Saturday, June 30, 2012

Critical Items

We haven't checked in on Virginia, our friendly neighborhood 95-year-old grandmother lately, have we?

I went grocery shopping for her today--I do it about twice a month.  It was so goddamn hot today--like 114 degrees in the grocery store parking lot, hot.  But Gigi needed some things, the same things she always needs:

  • sourdough bread
  • a box of Premium crackers (she likes them better than Saltines)
  • a gallon of buttermilk
  • a gallon of 2% "sweet milk"
  • laundry detergent

At least four of these five things are pretty much always on her list, and I just now realized they're all white.  Weird.

When she called me this morning to give me her list, she said, "I might be calling you later with more, but that's all I can think of right this minute."  I went ahead and added "cat food" to the bottom of the list, because she always needs cat food.  For years I've suspected she survives on a stew she makes out of cat food and milk.

Anyway, we went to the movies today because what else are you going to do when it's hot like this? And apparently Gigi called about six times while my phone was silenced, as is her wont (if someone doesn't answer, call again! And again! And again!).

I called her back after the movie and she was all, "I left a few messages on your answering machine.  I need you to pick up some critical items I forgot to tell you about this morning."

"What are they?" I asked.

"I can't remember," she said.  "You're going to have to listen to the machine."

So I have this bad habit of never checking my voicemail, and the messages tend to pile up for weeks until it becomes necessary for me to sit down and listen to all 16 of them at once.  Which is what I did today in the Bell's grocery store on Hawthorne, which is where Gigi likes me to go because they sell gallons of Mayfield buttermilk--not just half gallons like they have at Kroger.

Anyway, after about 10 minutes of listening to messages left on my phone by people trying to figure out where I was during the week of Paddle Georgia, I got to four voicemails from my grandmother, left today during a period of about nine minutes:

VOICEMAIL #1:  Jessie.....   Get me some cat food, will you? The raccoon got into it last night and ate the whole can.  Thanks, honey.  Bye.  [Note: Virginia keeps her cat food indoors--in the laundry room, which she calls the "back room." She keeps it in a small metal trashcan. The "raccoon" routinely finds its way into the back room and eats many pounds of cat food at a time.  It could also be a possum.  Nobody's really sure.]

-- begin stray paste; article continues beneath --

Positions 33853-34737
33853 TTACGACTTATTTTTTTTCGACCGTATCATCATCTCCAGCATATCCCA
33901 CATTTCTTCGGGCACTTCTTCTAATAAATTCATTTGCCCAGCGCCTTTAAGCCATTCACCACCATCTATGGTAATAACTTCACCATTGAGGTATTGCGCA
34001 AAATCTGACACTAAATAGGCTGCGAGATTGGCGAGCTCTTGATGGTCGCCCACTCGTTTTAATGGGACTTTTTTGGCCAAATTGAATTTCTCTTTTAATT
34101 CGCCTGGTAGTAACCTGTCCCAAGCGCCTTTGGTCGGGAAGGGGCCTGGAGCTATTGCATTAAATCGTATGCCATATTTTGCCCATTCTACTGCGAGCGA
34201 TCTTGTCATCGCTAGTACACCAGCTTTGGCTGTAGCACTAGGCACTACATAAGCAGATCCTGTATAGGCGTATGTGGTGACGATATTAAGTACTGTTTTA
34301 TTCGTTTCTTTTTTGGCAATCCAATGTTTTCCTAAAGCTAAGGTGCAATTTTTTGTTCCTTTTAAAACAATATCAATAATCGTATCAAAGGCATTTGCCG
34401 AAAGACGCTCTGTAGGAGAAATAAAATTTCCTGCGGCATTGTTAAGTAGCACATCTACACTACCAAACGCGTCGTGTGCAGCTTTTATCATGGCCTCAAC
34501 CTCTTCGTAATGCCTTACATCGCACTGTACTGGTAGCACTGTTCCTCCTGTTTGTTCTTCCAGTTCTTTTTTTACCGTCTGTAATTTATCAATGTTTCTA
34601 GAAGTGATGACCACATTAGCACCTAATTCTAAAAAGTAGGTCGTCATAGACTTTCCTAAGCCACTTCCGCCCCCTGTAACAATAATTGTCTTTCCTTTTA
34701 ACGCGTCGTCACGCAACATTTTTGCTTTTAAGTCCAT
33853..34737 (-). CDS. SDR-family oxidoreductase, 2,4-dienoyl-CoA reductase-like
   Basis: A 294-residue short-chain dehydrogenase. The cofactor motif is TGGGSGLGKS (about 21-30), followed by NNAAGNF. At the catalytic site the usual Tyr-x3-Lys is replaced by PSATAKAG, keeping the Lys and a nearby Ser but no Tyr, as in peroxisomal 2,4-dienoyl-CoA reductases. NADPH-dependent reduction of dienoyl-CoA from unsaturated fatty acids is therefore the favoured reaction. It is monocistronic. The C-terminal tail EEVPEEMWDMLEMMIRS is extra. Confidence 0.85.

VOICEMAIL #2: Jessie.  And get me some cookies.  I've been out of sweets for a month.

VOICEMAIL #3: Jessie, hey.  And if you're at Bell's, get me one of those lemon cakes from the deli.  I'm just dying for somethin' sweet!

VOICEMAIL #4: Jessie? I can't imagine where you are.  Get me a 6 pack of Hershey bars....With almonds. Call me back.

Critical items, indeed.

Tuesday, June 26, 2012

Coping Mechanisms: A Guide

Day 7: OMG so fun.
Christ on a Bike, that was a lot of work.

Welp, Paddle Georgia is over, and I think I'm all recovered-up.  But even though I feel like I've been hit with the sunburn/ dehydration/ overstimulation truck, I'm actually sort of sad when it's over.  Because Paddle Georgia allows me to spy on people. Like, all day long for a week.  It's better than the bus station.

Paddle Georgia's basically summer camp for old people.  And summer camp works really well for kids because they're used to not getting what they want all the time, but most adults have carefully coordinated their lives so they can be as free of inconvenience as possible.

My family, over it.
But Paddle Georgia gives these grown-ass people the chance to sleep in a gymnasium together, use locker room showers, wait in lines to eat, wait in lines for buses to the river, wait in lines for shuttles into town, wait in lines to talk to someone who can give them answers.  It's stressful, and I honestly don't know why they come back every year.  But tons of them do.  Like my friend Ricky says, these people are going to be ready to negotiate the outfall of a dystopian future.  So long as the dystopia involves refugee camps.